While rounding in the ICU, Dr. Omar Lateef got an unexpected call from the hospital’s CMO. The CMO told him there were too many infections. Dr. Lateef’s initial thought was, “You must have really good eyes to see the infections that we have.”
As Dr. Lateef started connecting with others at various institutions and national meetings, he began to realize that he wasn’t alone in wanting to better understand discrepancies in quality and safety data. He credits his early data quality work at his hospital as the stepping stone toward becoming the CMO himself, and now the CEO of Rush University Medical Center.
One of RUSH’s first wins in improving data quality was uncovering errors in the safety scores at RUSH reported by an external reviewer. The reviewer had inaccurate rates for pressure ulcers, perioperative hemorrhage, and postoperative respiratory failure for RUSH when compared with the hospital’s own data. This is because the external reviewer was using de-identified data that lacked essential fields to enable measurement of time-dependent patient safety indicators. As a result of this work, the external reviewer made changes to its methodology and data sources.
“The metrics should be transparent. They should not be a black box,” Dr. Lateef said. He shared that his passion lies in making sure that clinicians are accountable to transparency, but also to patients. To do this, he believes that it takes teamwork. “Looking at data, making sure that [hospitals and external reviewers are] measuring data the same way, making sure that each institution is getting credit for the accurate data that they have — that's how patients can make their decisions,” he said.
After looking at data quality issues locally, the team at RUSH investigated the accuracy of hospital rankings on a national level, comparing several consumer-oriented benchmarking methods to each other. For five major ranking systems (U.S. News and World Report, Vizient Quality and Accountability Study, CMS Star Rating, Leapfrog Hospital Safety Grade, and the Truven Top 100 Hospitals), they found substantial variability between the rankings of top-performing hospitals.
This early work helped shape how Dr. Lateef looks at health care in Chicago today. “When we look at quality, you must understand what is being measured. What is the outcome being measured, and does it make sense?” he said.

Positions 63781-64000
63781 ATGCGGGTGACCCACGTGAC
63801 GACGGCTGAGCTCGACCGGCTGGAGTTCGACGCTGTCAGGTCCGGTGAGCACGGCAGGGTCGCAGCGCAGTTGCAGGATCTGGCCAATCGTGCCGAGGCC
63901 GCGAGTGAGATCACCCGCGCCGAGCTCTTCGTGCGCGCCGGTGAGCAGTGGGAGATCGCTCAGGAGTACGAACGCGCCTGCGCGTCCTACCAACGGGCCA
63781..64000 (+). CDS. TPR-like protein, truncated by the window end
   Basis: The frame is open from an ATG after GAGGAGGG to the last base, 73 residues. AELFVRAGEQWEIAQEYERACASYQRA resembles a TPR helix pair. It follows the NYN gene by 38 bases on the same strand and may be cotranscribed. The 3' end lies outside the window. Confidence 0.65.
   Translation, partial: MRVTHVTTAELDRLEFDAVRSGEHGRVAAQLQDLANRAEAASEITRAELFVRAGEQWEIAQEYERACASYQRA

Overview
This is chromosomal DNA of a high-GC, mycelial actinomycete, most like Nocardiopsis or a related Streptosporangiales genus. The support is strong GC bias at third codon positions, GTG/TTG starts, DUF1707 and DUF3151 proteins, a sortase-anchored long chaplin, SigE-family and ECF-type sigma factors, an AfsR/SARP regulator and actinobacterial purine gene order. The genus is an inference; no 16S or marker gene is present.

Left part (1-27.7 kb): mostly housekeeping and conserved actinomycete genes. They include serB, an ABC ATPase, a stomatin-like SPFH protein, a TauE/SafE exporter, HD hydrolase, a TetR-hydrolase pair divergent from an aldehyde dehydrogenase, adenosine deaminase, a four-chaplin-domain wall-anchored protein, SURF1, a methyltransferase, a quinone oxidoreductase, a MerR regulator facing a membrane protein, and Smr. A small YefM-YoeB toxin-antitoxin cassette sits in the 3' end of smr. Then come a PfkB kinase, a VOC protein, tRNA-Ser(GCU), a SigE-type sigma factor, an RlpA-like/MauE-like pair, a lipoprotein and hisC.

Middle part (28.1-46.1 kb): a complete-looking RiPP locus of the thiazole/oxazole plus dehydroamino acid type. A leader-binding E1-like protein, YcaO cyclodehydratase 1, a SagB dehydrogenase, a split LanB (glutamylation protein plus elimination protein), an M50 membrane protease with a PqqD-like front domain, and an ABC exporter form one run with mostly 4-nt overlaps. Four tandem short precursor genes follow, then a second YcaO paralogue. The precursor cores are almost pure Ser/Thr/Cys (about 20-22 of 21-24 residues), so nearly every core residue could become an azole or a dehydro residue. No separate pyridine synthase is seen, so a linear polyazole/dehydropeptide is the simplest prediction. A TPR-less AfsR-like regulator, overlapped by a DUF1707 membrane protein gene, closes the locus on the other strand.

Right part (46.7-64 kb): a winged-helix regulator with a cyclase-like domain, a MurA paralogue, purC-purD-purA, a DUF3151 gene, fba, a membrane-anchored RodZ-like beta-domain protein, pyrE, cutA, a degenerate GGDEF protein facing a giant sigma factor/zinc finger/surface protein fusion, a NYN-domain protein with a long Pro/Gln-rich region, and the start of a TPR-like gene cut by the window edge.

Dr. Lateef described RUSH’s mission as, “Improving inequity in health care by working to decrease the death gap in the city of Chicago. And what does that mean? That means that if you're born on Michigan Avenue where all the stores are, you'll live about 16 years longer than if you're five subway stops West. The cause of death is not trauma or gun violence. The causes of death are chronic diseases including heart disease, diabetes, and strokes. We decided to stop publishing the problem and start real work to solve it. We recognize that chronic health is more than blood pressure control, but making healthy food available, and helping find jobs for people in the local communities.”
RUSH functions as an anchor institution for the community, investing in and supporting the neighborhood. They have tutoring and employment advancement programs for community members living near RUSH, such as taking them to the Epic headquarters to provide training on using the software, further enhancing their opportunities for higher paying jobs. RUSH also co-created a collaborative called West Side United, which aims to leverage the core business practices of hiring, purchasing, investing, and volunteering to build health and economic vitality in the West Side of Chicago.
RUSH is laser focused on improving health equity, another piece of health care that’s not measured consistently. “We as a health care industry can't solve inequity on our backs alone. Payers have to get involved; the government has to get involved. You can't just ask hospitals, go solve inequity. We all have to solve inequity, and we'll be a part of that,” Dr. Lateef said.
External reviewers are coming out with equity measures, but Dr. Lateef worries about their accuracy. He said, “Seeing the metrics that are starting to roll out, there is little confidence that the measures will be right. There is no defined, accepted way to measure community benefit, so looking at pieces of what hospitals do based on different definitions will not represent hospitals' dedications to their communities.”
While much of health care is fragmented, so is the data. Dr. Lateef aims to continue improving health outcomes by improving the quality of the data that’s collected and shared. He said, “We have to be careful as we look into the world of how we're going to measure and say good versus bad, because we have to make sure we're right.”
“I am working for people that are heroes trying to make a difference,” Dr. Lateef said. “And we have to make it easier for those heroes to make an impact by removing the red tape, the bureaucracy, and just let them take care of people. Then, when you do that, we will all have great outcomes.”
Illustration by Diana Connolly